The Newton Free Library celebrated Black History Month by dedicating a space for Black poets to share original work and honor the artists that came before them at an open mic event.
Hosts Douglas Holder and Ellen Meyers organized a virtual event titled “Celebrating Voices of Color: Poetry Reading and Open Mic” on Tuesday night. Three poets read original poems or shared other artists’ work before opening the floor for the audience to participate.
Holder introduced the first poet, Durane West, who has been writing poetry since he was in middle school.
“In eighth grade, he stumbled upon poetry to express his feelings for a crush,” Holder said. “He has been uncovering pieces of his soul through written verse ever since.”
West opened with a blackout piece that he said was inspired by the lyrics of “The Star-Spangled Banner.” In creating the untitled poem, West pulled words from the anthem and rearranged them in unique verses.
West also read works by other Black poets that inspired him. He read poems from the Oxford Anthology of African-American Poetry, including “Poem for the Blues Singers” by Sterling Plumpp and “Three-Legged Chairs” by Lamont B. Steptoe.
Holder then introduced Julia Kanno, an artist and health care worker. Ella’s first poem, “The Empty COVID Octopus,” was about her experience as a nursing assistant during the COVID-19 pandemic.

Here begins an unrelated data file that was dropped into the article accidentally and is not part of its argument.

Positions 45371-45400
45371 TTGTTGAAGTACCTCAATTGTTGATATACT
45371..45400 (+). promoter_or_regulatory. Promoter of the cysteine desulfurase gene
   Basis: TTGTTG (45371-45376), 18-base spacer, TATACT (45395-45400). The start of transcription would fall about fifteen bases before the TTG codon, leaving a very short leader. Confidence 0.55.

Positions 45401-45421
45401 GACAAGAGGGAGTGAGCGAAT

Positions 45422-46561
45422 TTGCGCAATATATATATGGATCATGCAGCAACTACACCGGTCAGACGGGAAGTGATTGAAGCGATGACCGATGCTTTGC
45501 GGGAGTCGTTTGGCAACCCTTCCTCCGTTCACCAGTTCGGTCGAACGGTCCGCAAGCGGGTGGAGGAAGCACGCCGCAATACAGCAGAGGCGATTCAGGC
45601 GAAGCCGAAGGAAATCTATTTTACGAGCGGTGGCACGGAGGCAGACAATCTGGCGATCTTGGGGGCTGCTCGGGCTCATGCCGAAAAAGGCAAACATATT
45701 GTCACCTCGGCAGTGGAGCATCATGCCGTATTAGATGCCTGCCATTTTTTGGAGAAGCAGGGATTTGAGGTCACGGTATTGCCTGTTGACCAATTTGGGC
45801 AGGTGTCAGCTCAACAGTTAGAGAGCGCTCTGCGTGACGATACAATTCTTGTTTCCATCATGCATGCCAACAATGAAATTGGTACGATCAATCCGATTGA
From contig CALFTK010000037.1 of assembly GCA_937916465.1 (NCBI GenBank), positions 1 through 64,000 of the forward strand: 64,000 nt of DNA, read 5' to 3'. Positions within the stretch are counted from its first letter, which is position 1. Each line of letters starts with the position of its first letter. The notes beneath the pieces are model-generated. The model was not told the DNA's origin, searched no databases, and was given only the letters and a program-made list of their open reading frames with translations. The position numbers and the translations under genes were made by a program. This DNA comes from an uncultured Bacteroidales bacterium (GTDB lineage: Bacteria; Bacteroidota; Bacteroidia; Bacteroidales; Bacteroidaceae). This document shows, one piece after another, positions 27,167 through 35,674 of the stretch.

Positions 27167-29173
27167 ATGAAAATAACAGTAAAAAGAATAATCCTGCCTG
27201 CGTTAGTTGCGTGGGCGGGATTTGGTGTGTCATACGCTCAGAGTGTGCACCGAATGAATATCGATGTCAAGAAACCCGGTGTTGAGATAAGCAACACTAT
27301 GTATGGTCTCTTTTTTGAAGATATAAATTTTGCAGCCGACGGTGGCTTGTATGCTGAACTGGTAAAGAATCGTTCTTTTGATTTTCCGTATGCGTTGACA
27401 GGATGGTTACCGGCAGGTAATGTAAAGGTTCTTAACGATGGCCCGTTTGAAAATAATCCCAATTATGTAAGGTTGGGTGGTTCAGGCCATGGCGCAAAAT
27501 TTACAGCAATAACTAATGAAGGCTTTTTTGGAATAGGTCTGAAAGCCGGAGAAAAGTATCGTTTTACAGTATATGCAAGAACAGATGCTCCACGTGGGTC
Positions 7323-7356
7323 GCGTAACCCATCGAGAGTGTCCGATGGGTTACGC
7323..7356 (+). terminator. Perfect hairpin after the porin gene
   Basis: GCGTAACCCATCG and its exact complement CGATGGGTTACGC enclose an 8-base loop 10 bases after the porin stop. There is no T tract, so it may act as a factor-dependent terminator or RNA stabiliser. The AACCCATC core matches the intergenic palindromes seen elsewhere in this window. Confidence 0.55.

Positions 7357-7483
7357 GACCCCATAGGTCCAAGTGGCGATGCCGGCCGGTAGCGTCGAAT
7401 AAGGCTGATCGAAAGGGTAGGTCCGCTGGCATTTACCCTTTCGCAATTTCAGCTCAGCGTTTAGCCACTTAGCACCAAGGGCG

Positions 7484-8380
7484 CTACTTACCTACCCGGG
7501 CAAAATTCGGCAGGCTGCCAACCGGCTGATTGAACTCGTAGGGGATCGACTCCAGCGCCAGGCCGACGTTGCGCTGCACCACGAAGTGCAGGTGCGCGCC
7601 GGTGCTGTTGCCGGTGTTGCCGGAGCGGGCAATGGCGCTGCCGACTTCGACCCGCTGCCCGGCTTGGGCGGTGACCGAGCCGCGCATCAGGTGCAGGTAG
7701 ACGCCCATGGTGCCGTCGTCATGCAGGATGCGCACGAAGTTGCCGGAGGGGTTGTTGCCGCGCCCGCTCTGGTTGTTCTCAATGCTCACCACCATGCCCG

“Freedom from the vent during the day is like finding inner truth, Santa Claus, or even the North Star, or getting a great deal on ‘I want to live dot com,’” Kanno read. “Yet, careful. You are still not or nor will you ever be yourself. You’re in a place that I would sell my soul to not be in.”
Matthew E. Henry, a writer, editor, and educator, followed Kanno and spoke as the last featured poet.
“The poems I’m going to read right now are that intersection between being a teacher of color but also being a student of color,” Henry said.
Henry opened with his poem title “My Third Grade Teacher,” which he said conveyed the myths white educators hold about Black students. He said another one of his poems by him, entitled “Self Evident,” demonstrates to teachers the dangers of curriculum being colorblind.
Henry concluded his remarks by showing appreciation for having space to showcase Black art with an optimistic tone.
“I mean, thanks for giving us the shortest month and bringing out Black stuff,” Henry said. “But if it can be other than stories of tragedy and overcoming pain and suffering, that’d be cool. We do other things as well.”
Before opening the floor to audience members, the audience took a moment of silence for the poets. Meyers asked the audience to use the pause as an opportunity to process the powerful words that they just heard. One open mic participant voiced her appreciation for the vulnerability of the poets.
“This was magnificent and such raw honesty,” said Karen Klein, an open mic participant. “It’s really amazing, and I congratulate all of the readers. It was a privilege to listen.”
Featured Image Courtesy of Wikimedia Commons